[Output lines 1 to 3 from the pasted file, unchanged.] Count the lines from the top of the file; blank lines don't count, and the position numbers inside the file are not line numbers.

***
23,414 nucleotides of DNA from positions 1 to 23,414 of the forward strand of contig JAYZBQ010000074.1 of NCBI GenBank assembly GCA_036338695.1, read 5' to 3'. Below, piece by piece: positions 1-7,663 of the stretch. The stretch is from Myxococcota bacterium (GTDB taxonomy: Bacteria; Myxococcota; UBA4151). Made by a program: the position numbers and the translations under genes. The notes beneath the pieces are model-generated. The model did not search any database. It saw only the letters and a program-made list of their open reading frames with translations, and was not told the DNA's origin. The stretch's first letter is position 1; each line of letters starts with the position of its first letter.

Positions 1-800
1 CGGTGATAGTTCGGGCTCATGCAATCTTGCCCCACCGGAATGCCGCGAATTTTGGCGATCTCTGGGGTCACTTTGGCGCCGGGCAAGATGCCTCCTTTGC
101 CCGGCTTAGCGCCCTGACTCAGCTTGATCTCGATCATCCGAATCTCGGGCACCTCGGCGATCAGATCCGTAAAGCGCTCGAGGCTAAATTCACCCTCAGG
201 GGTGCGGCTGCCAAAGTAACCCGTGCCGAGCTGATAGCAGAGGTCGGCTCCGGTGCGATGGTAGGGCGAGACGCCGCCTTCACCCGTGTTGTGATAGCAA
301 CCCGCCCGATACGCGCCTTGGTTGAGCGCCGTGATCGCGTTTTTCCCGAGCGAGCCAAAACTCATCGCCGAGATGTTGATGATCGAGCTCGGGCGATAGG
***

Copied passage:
23,414 nucleotides of DNA from positions 1 to 23,414 of the forward strand of contig JAYZBQ010000074.1 of NCBI GenBank assembly GCA_036338695.1, read 5' to 3'. Below, piece by piece: positions 1-7,663 of the stretch. The stretch is from Myxococcota bacterium (GTDB taxonomy: Bacteria; Myxococcota; UBA4151). Made by a program: the position numbers and the translations under genes. The notes beneath the pieces are model-generated. The model did not search any database. It saw only the letters and a program-made list of their open reading frames with translations, and was not told the DNA's origin. The stretch's first letter is position 1; each line of letters starts with the position of its first letter.

Positions 1-800
1 CGGTGATAGTTCGGGCTCATGCAATCTTGCCCCACCGGAATGCCGCGAATTTTGGCGATCTCTGGGGTCACTTTGGCGCCGGGCAAGATGCCTCCTTTGC